If your boat is earlier than 1987, the odds are against it being a wing--that's when it became a regular option. Some older boats were retrofitted with wings, but almost all up to then were fins or swingers.

If you're not sure of the year, it's the last two digits on the Hull Identification Number on your registration and stamped into the transom just below the rub-rail on the starboard side.

Dave Bristle
Association "Port Captain" for Mystic, CT
PO of 1985 C-25 SR/FK #5032 Passage, ex-OUPV,
Now on Eastern 27 Sarge (but still sailing when I can).

Passage, Mystic, and Sarge--click to enlarge.

Edited by - Stinkpotter on 03/07/2021 21:42:36
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mulvaneym7
Deckhand

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USA
19 Posts

Response Posted - 03/08/2021 :  04:45:12  Show Profile  Reply with Quote
Ah gotcha- I know the draft is 4' so it sounds like a fin and it was a 1987. So that's helpful- I'll work on getting that signature together. I do appreciate everyone's help and I think I am a member- I paid my dues but it does look like in my name on here it says I'm not- so I'll look into that. Thanks everyone!
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dlarama
Deckhand

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USA
2 Posts

Response Posted - 07/04/2021 :  00:32:17  Show Profile  Reply with Quote
Really appreciate this thread and especially Leonís post offering suggestions. After drying - again - the various low points in my bilge after going out after some dungeoness earlier this morning I decided to get serious about figuring out where water was coming in from. Wiped dry all bilges and watched - and waited - for water to creep in. None! Then I decided - it must be the happening when we are on the move, water splashing up onto the bow and coming in through the bow eye. Thatíll be the culprit - nope! Checked with a hose, dry and sound inside. I knew there was a lot of water sloshing around in the tank, so I pulled the hose and let it drain out and cleaned it all up. Maybe there was a leaky hose, but since the water I was finding in the bilge was salty and it hasnít rained in a few weeks, I pretty much knew that was a fools errand. (by the way, how do you get that tank out - cut it out?)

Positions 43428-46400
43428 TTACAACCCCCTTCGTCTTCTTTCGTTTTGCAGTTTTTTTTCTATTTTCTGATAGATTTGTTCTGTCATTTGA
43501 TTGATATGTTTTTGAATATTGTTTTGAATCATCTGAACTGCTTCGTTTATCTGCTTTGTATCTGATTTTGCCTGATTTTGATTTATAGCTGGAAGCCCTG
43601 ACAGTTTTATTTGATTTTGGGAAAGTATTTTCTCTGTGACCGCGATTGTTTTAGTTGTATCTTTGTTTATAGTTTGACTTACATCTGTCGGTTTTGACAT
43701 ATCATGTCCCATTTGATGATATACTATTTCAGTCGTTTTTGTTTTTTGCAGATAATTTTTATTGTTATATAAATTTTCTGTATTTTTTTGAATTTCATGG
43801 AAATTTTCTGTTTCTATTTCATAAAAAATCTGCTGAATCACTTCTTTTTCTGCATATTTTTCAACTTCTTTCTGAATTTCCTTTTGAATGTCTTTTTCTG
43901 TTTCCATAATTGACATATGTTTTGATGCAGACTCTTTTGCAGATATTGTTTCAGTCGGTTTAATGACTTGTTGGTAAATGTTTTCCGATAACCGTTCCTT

I chalked lines all over the inside of the the storage areas and bilge and we headed out to pull our pots late in the evening. With the auto tiller set and my co-captain and first mate ready to shout ďdanger!Ē I headed back below to check on the situation. More water! At least a quart spread out, so somehow water getting in. The storage under the V berth was dry and no sign of water running through any of those chalk marks -i it must be in the stern.

I had left off all of the access ports - really the whole inside of the boat was a mess and torn up - so I stuck my head under the quarter berth andÖ there it was. The trail of water, running right down the valley in the hull from somewhere behind the quarter berth wall. I. Checked on the girls up top, then headed back in and pulled the access hatch.

Water, dripping quite steadily, right in through the lower gudgeon. Bingo. Iím glad I found it. Leonís post - it doesnít leak at dock so it is hard to nail down - helped me get in the right direction.

So, I am hoping to back the boat into the slip and pull the gudgeon, clean up the inner and outer holes, epoxy and redrill, reseal it with life seal all around the inside and outside, and get back out there.

Inside, I didnít see any nuts and it looks like the bolts are just pushed through a backing plate made out of wood. Does this sound like something any of you have seen? I wonder if someone glued the gudgeon on? Iím really curious as to what will happen when I start turning those screw heads. Inside, the bolts are completely coated in some thick white stuff - it looks like paint - could it be gel coat or something like that?

Darren
1980 Catalina 25 Tall Rig - Gratitude
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islander
Master Marine Consultant

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USA
3857 Posts

Response Posted - 07/04/2021 :  07:16:46  Show Profile  Reply with Quote
That backing plate is made of brass or bronze and the holes in the plate are threaded for the bolts so you might not have nuts. The white stuff is just from when they built the boat and is some sort of mystery epoxy mix. Catalina might of just smeared it on the inside to lock the plate and bolts along with waterproofing. Kind of like a caulk. This is a photo of my upper gudgeon (bottom is the same) after I cleaned it all up. I added the locking nuts because the plate is not very thick and is a soft metal so it doesn't have many threads in it . This is probably why the bolts come loose over time.

Scott-"IMPULSE"87'C25/SR/WK/Din.#5688
Sailing out of Glen Cove,L.I Sound



Edited by - islander on 07/04/2021 07:17:37
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Voyager